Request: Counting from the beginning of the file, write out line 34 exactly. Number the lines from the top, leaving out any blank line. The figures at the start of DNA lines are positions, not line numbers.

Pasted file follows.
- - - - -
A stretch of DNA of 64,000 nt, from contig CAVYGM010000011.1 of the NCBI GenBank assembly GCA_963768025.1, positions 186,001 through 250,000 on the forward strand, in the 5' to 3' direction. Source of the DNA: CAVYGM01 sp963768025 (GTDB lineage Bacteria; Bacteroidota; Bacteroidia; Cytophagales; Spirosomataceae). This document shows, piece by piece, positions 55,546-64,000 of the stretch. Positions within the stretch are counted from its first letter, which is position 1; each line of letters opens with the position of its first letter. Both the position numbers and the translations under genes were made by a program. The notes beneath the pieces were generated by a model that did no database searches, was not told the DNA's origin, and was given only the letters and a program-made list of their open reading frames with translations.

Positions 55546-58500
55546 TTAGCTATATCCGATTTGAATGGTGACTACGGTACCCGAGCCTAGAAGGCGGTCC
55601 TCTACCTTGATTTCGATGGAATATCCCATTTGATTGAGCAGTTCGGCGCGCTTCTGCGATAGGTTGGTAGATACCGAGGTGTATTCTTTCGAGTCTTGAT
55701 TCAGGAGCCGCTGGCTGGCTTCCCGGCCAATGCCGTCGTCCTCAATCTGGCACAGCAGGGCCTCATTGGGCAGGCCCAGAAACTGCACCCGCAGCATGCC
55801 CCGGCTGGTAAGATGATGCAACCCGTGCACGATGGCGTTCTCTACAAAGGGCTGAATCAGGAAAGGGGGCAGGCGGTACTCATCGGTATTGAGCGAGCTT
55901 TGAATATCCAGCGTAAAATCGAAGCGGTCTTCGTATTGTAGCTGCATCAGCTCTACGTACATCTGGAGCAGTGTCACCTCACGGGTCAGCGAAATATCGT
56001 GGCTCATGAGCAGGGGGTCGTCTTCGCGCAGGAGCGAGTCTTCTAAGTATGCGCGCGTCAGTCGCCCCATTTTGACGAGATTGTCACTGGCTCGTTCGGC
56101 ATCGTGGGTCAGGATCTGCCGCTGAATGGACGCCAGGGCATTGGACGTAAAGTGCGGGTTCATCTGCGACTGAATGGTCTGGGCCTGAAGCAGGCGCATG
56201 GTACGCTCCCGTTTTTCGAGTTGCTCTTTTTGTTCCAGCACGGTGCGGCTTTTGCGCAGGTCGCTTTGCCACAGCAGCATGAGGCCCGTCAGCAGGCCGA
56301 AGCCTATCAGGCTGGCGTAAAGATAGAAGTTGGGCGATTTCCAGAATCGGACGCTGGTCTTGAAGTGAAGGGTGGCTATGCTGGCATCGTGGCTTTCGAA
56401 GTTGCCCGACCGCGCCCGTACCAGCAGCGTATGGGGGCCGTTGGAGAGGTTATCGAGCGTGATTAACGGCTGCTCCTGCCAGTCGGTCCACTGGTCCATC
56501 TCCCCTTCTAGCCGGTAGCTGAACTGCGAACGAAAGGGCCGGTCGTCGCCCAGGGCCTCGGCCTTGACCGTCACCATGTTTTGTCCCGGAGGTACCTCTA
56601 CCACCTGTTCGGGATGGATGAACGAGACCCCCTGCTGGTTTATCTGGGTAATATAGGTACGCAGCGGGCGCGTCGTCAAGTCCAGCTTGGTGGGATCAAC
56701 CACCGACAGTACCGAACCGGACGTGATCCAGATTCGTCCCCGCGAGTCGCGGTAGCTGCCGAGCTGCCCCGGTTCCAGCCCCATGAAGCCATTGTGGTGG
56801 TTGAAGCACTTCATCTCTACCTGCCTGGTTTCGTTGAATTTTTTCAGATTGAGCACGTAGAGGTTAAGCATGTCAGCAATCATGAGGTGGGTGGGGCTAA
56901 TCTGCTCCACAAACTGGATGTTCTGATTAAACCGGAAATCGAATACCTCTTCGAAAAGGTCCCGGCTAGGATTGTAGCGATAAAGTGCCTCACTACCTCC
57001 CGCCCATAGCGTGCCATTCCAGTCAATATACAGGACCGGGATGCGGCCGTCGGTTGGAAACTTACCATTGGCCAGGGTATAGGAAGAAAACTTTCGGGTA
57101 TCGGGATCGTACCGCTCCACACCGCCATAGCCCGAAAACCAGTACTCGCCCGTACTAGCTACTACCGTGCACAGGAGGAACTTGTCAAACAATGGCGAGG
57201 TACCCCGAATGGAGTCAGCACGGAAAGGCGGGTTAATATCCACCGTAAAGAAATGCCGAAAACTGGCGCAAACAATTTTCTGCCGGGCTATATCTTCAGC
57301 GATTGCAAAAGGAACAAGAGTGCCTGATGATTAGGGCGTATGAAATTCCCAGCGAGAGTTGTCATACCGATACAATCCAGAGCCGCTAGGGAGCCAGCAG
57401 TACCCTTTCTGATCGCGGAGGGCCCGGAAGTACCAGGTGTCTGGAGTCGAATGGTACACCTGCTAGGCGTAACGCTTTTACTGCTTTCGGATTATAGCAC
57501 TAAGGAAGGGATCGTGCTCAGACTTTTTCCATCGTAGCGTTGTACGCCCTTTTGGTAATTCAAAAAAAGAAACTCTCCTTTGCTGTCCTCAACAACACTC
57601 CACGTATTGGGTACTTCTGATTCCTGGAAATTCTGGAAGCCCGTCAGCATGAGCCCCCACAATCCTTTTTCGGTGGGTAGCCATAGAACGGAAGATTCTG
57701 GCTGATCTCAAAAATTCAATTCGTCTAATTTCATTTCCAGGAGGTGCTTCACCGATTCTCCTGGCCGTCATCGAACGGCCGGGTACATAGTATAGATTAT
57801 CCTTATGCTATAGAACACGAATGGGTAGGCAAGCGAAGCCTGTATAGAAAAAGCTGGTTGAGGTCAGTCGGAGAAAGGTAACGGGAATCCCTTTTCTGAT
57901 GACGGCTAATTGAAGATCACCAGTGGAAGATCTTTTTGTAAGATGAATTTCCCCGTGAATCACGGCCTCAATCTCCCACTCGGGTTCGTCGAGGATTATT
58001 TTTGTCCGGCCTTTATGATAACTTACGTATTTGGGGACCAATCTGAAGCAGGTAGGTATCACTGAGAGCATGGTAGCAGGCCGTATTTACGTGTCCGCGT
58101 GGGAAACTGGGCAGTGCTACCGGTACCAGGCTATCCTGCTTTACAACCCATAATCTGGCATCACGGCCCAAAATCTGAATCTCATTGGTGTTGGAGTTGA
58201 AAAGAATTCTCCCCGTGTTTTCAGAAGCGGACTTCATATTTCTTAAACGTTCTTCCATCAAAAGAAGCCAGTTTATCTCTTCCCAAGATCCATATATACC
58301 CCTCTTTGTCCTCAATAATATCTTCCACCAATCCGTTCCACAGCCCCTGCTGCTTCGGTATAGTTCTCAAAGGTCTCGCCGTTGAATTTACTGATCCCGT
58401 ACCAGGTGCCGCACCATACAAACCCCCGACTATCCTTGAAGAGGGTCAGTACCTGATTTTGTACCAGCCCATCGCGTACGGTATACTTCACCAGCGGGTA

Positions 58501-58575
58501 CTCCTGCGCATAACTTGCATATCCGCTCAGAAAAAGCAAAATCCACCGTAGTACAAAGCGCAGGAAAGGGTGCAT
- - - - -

58501 CTCCTGCGCATAACTTGCATATCCGCTCAGAAAAAGCAAAATCCACCGTAGTACAAAGCGCAGGAAAGGGTGCAT